the book reviews
Some of my ancestors were Texas Cherokees. Their story is tragic. They were used to help secure the new republic and then massacred at the Battle of The Neches. Their chief, Bowles, was shot in the leg and the back. He was shot in the head. He sat on the battlefield and sang his death chant. Texas soldiers took pieces of skin from his corpse and made souvenir reins. His body was not buried. The survivors were hunted. A second massacre occurred six months later in central Texas, near San Saba. The son of Chief Bowles was killed. The survivors were pursued into Mexico, where they were robbed of their clothing. Finally, the group, less than ten naked souls, were forced to sign a peace treaty with the Republic of Texas, when they re-entered Texas. Recently, one of my relatives in Texas, sent me the results of some genealogical research that he had been doing. I began to read the accomplishments of another relative who was a founding father of Texas. I glowed with pride. I read more and I became furious, horribly saddened, and confused. This relative had been one of the commanding officers at the Battle of The Neches! I cannot adequately describe those feelings. It was a great catalyst for the development of my spirit. The book under review, Blood Meridian, by Cormac McCarthy, is such a catalyst. The book seizes your attention, like a dog throttles a rabbit. It is the most violent piece of literature I have read. But there is no narrator who is more gifted. McCarthy writes exactly the right words, many of which are archaic, and he invents words. I salute his mastery of the English language. He is like an American Baudelaire. Cormac's ability to describe horror and violence has no equal. Someone has to describe evil and decay. In order to give meaning to beauty. The book reveals the false mythology of the West, and it removes the glory. The white settlers in America and the natives they encountered, projected their respective fears upon each other. Atrocities occurred. There is a fire that tests the souls of men. It is omnipresent. It is known by many names. When we have total power over another being, we are tested. We can act with absolute impunity. The fire is the incarnation of these moments. The fire is eternal. It is easy for people to be good when they do not possess power. They are not tested often against their own species. Lack of power does not guarantee nobility. Everyone is tempted. Religion does not adequately explain this problem. It is important to perceive the cycle of life. This perception provides the wisdom to resist evil. This perception was very poorly integrated into the consciousness of modern people. This was a cultural difference between the settlers and the aboriginal people that they encountered. This perception is void in much of the North American mindset. I am talking about the difference between wisdom and intelligence. Lucifer is intelligent. Intelligent man dissects everything and tries to enrich himself from the knowledge. Wisdom is quite different. Wisdom works with a complete circle. Wisdom utilized herds of buffalo for tens of thousands of years. Wisdom provided food, housing and clothing for many people. Intelligence annihilated the species and became rich from the sale of skins, tongues and bones. Intelligence destroyed the cultures that were dependent upon the buffalo. Brilliant! The American experience: A group of people go to a new place where they have technological supremacy. The horse of the Spanish and the revolver of the Americans. In a lawless environment, they are tested. They are frightened, ignorant and aggressive. They are easily manipulated. The mind of a crowd is equal to that of the lowest individual in the crowd. The "Blood Meridian" is an invisible wave. It is composed of ignorance, fear, and aggression. The wave is manipulated by evil people. After the conquest, it flows into the psyches of the population. It is incubated within the herd. With advanced technology, it brings rape and ruin onto distant shores. Civilizations are built upon this bloody landscape. People need to read this book. Particularly North Americans. I hope they understand it. Many people who possess wisdom are being subjected to genocide. The story must be written. There is a risk that people are not ready to grasp its meaning. A certain segment of society might embrace it as a vindication of violence. Wrong, but likely. Blood Meridian is apocalyptic. It is based on true events. McCarthy does not attempt to analyze the characters. He describes their deeds and allows the reader to ponder difficult themes. The story tells of a group of mercenaries in Texas who sell Apache scalps. The main character is a teen who has become involved in this macabre circus. There is another enigmatic character. Judge Holden. The Judge represents the fire that I spoke of earlier. The fire that tries the souls of men. This is a book you want to discuss with your friends.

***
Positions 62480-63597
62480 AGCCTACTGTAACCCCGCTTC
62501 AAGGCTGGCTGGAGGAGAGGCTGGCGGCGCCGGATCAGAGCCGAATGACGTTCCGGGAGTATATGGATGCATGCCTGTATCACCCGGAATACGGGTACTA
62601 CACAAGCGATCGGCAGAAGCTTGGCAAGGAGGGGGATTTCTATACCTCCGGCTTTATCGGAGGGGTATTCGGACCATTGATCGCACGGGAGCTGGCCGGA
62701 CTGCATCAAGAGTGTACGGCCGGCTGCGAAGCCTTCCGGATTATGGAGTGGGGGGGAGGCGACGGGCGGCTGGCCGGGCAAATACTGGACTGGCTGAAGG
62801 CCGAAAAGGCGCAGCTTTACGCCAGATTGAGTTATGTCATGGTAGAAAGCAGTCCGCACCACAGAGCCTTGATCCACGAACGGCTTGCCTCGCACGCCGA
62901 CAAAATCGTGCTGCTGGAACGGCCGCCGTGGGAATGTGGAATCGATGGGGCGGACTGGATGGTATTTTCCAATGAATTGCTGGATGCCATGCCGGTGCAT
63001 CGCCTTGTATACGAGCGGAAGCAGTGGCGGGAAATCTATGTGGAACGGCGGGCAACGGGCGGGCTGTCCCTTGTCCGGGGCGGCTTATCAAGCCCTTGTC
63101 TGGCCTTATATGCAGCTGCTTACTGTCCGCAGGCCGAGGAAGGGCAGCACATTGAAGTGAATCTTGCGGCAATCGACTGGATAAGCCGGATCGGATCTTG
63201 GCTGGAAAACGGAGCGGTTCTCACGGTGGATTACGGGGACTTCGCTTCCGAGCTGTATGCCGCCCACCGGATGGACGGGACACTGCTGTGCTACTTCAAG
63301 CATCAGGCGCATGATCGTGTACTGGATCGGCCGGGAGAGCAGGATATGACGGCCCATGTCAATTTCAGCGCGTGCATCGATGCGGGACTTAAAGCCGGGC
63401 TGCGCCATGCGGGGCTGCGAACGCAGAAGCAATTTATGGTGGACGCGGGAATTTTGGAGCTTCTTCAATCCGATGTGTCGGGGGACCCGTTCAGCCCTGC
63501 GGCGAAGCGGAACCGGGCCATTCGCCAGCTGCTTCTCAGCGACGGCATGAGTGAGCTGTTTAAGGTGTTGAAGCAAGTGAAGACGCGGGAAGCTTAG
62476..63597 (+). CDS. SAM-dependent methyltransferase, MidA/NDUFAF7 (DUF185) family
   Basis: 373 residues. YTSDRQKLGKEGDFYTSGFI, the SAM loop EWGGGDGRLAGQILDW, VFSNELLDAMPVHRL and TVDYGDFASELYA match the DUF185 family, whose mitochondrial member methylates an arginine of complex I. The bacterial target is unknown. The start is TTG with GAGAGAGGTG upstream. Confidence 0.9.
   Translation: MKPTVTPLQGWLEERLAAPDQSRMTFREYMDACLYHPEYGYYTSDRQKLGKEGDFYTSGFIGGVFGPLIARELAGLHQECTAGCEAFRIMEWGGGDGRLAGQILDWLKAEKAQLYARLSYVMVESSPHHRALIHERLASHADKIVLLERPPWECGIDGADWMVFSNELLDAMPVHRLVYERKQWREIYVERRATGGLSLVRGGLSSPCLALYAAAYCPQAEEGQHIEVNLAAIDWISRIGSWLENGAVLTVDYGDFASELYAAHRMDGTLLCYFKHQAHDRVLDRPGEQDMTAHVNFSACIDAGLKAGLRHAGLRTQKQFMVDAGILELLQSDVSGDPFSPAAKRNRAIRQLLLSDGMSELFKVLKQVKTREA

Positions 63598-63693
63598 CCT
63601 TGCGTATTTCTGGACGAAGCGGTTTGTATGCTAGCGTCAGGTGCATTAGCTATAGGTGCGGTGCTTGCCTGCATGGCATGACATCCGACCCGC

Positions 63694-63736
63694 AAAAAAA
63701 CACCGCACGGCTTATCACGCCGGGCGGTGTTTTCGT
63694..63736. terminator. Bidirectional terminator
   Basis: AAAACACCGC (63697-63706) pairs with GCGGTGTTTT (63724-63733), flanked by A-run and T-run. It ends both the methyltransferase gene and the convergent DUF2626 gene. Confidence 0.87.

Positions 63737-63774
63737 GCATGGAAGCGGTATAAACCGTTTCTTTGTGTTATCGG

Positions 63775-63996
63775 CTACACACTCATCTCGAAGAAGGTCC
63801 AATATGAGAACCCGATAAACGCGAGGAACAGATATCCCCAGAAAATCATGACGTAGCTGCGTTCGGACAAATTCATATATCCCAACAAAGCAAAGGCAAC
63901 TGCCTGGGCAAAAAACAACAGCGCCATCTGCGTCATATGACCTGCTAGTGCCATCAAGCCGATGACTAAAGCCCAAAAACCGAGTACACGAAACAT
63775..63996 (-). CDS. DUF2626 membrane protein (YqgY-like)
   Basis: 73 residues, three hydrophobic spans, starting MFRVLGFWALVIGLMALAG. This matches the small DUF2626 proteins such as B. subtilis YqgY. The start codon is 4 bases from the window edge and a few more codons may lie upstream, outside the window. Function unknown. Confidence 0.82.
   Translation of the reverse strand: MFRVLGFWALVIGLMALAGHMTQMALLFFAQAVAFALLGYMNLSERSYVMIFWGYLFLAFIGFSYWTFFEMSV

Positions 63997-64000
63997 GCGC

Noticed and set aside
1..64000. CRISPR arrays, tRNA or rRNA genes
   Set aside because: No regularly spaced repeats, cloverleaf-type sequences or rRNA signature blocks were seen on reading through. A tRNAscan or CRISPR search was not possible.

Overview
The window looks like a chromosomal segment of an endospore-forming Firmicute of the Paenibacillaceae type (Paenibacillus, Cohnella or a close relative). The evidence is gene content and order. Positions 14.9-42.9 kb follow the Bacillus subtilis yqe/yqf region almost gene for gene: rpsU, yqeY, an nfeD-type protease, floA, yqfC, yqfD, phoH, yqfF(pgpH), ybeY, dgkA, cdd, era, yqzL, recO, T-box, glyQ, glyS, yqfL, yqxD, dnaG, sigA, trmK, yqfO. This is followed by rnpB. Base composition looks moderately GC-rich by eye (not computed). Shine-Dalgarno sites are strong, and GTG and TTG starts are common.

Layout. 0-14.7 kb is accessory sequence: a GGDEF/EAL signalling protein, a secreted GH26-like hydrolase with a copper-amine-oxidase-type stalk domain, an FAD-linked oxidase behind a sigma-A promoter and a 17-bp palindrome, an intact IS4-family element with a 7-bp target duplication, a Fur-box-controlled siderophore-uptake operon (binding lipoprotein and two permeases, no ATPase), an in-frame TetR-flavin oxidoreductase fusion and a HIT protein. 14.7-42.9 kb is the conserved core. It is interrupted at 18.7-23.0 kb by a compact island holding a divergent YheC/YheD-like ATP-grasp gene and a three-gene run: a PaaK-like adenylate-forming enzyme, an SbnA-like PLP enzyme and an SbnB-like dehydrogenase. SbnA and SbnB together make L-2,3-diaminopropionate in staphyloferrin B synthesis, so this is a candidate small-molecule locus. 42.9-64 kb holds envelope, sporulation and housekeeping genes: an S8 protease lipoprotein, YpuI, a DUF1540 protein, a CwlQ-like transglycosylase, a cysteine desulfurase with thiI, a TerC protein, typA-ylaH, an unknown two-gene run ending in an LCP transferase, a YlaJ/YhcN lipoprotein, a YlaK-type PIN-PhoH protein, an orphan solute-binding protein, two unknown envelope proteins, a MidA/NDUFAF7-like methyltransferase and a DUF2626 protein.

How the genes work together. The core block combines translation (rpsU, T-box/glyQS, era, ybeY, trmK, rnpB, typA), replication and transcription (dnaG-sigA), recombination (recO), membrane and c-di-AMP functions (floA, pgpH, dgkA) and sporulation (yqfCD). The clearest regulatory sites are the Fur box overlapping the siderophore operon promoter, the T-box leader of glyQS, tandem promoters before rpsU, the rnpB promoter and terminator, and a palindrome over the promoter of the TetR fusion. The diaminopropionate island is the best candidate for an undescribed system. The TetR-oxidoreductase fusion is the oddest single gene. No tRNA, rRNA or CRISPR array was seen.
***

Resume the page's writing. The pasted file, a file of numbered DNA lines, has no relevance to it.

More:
Copyright © 2019 by Michael A. Hawes. All Rights Reserved.
Michael Hawes was born in Texas, raised in Louisiana and lives in British Columbia.